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She had woven in a stames large,
How she was broghte from Athenes in a barge,
And in a cave how that she was broght,
And al the thinge that Tereus hath wroght,
She wave it wel, and wrote the story above,
How she was served for hire suster love.'

The main difficulties here lie in the fourth line-neither of the words in italics having as yet been explained. From the context stole is conjectured to mean some kind of stool or frame; but this conjecture has not, so far as we are aware, been in any way supported or confirmed by evidence. Radevore, on the other hand, has hardly received even a conjectural explanation; the far-fetched suggestion in Urry's Glossary being scarcely entitled to rank as a probable conjecture. Another word, stames, also requires detailed explanation. We will take the first and last of these difficulties, stole and stames, together, as they represent respectively the loom and the web, the machinery for weaving, and the completed work. As we have said, no explanation of either word has yet been given beyond the unsupported conjecture that stole would seem to mean a stool or frame, and that stames is a kind of cloth or fine worsted. That stole was an early English word for weaving frame or loom, admits, however, of definite proof. The • Promptorium Parvulorum,' for example, gives a slightly different form of what is evidently the same word, stodul, which is glossed by Telarium, a mediaeval word for loom. Telarium is explained in an early French glossary as, ' Mestier, ou instru'ment à tixtre;' and Cotgrave gives as the second meaning of mestier, 'a weaver's frame or loom. Again, Cooper, in his Latin Dictionary, explains textris as 'a woman weaving in a ' frame or stoole;' and Golding, translating Ovid's description of weaving, employs the word frame in the same way for a loom:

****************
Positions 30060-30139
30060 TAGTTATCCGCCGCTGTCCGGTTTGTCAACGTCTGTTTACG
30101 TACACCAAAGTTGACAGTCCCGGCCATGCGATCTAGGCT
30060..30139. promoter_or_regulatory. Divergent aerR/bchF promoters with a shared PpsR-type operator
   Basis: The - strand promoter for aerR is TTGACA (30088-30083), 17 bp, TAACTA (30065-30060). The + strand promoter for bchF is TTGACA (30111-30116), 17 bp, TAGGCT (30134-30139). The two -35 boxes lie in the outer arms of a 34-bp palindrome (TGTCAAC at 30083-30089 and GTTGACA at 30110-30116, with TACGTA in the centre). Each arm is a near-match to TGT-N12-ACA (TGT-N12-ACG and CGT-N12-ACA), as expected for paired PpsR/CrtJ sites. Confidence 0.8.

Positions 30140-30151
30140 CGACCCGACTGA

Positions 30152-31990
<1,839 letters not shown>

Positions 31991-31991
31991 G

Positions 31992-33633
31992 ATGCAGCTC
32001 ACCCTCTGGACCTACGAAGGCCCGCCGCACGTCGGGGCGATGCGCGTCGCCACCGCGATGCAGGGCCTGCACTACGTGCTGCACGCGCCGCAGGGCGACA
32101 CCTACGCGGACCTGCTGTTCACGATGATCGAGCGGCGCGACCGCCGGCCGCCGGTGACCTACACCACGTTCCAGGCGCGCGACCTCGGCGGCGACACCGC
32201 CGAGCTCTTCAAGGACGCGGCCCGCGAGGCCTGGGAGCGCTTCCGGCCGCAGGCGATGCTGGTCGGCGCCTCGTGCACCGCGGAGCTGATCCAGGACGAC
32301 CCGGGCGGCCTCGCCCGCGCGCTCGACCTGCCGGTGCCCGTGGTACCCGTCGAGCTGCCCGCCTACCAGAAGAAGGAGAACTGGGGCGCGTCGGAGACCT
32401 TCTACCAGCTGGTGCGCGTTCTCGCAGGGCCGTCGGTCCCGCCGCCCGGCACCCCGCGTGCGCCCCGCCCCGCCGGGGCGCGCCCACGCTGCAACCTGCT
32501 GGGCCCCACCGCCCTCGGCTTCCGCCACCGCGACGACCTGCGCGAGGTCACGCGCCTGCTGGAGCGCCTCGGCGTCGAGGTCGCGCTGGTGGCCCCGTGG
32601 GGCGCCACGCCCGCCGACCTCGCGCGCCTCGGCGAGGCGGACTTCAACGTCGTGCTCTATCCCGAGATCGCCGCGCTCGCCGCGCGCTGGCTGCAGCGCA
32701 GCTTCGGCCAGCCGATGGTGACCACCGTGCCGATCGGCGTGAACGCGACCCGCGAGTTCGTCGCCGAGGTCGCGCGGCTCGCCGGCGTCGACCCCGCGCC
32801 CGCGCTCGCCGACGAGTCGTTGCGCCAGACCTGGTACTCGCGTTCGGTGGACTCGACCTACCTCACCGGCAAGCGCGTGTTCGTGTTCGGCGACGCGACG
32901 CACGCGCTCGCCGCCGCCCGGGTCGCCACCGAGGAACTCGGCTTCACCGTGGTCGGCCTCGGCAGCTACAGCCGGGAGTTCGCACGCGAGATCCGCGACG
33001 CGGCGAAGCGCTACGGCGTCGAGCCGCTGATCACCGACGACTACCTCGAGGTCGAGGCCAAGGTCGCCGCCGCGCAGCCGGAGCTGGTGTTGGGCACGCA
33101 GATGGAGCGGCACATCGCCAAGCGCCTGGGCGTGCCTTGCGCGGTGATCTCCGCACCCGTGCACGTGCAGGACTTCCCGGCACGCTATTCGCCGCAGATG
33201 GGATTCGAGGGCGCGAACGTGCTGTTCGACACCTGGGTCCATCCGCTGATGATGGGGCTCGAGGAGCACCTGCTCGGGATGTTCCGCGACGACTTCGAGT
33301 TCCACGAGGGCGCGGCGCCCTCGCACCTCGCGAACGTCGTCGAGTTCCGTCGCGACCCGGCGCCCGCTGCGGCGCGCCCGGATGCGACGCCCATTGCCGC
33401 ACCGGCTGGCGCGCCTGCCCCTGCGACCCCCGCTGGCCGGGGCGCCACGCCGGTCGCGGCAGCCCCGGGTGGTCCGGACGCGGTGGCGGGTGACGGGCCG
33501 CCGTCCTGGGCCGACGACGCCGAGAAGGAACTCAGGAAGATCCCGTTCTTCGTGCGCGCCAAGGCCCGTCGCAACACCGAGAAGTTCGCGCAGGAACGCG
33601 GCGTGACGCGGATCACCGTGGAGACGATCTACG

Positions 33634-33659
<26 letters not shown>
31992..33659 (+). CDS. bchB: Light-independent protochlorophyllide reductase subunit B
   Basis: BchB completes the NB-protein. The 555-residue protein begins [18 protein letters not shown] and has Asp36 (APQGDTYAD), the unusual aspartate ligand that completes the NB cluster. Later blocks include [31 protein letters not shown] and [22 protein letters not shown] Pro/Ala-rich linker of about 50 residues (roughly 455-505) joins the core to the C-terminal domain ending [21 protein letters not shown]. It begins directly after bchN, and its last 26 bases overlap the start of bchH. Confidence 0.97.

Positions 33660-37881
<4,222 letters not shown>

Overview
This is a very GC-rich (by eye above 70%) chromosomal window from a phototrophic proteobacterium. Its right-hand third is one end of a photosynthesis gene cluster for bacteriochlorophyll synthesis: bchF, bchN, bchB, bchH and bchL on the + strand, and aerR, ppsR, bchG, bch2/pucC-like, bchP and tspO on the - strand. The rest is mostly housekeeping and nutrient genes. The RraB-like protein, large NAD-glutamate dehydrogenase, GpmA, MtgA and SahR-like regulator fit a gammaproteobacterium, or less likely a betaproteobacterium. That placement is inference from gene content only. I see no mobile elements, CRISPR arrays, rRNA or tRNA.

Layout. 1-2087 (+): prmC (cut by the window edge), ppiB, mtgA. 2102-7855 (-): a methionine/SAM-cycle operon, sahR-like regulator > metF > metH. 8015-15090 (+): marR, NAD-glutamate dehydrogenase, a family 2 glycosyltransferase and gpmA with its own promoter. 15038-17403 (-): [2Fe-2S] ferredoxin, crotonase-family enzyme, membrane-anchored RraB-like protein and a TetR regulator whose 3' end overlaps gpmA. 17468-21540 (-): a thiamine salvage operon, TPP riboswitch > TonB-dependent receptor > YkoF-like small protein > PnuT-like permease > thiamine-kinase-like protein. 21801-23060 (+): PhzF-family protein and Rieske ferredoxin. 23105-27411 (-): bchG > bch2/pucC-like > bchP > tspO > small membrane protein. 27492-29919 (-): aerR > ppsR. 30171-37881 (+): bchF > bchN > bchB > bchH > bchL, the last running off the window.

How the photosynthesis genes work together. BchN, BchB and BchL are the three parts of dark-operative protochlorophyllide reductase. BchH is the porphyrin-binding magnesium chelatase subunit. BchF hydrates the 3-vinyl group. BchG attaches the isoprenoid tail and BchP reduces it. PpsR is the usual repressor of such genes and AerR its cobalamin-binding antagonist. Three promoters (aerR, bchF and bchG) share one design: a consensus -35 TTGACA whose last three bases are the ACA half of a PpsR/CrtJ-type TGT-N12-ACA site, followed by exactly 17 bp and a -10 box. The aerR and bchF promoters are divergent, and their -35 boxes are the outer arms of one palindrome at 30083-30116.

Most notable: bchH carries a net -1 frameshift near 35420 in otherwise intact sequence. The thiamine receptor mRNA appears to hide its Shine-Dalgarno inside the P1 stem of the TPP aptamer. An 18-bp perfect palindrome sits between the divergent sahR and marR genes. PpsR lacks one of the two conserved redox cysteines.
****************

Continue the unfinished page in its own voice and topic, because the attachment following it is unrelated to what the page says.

Immediately they came And tooke ther places severally, and in a severall frame Ech streynde a web, the warpe whereof was fine. The web was tide Upon a beame. Betweene the warpe a slay of reede did slide. The woofe on sharpened pinnes was put betwixt the warpe and wrought With fingers, and as oft as they had through the warpe it brought, They struke it with a Boxen Combe.' Stames, again, given by Tyrwhitt in his 'Glossary,' as stamin, which is no doubt the same word, is used primarily for anything fixed and level, especially for anything fixed and levelled in a frame. In this way it is applied in the metrical romance of Morte Arthure, to the deck of a vessel, or possibly a raft,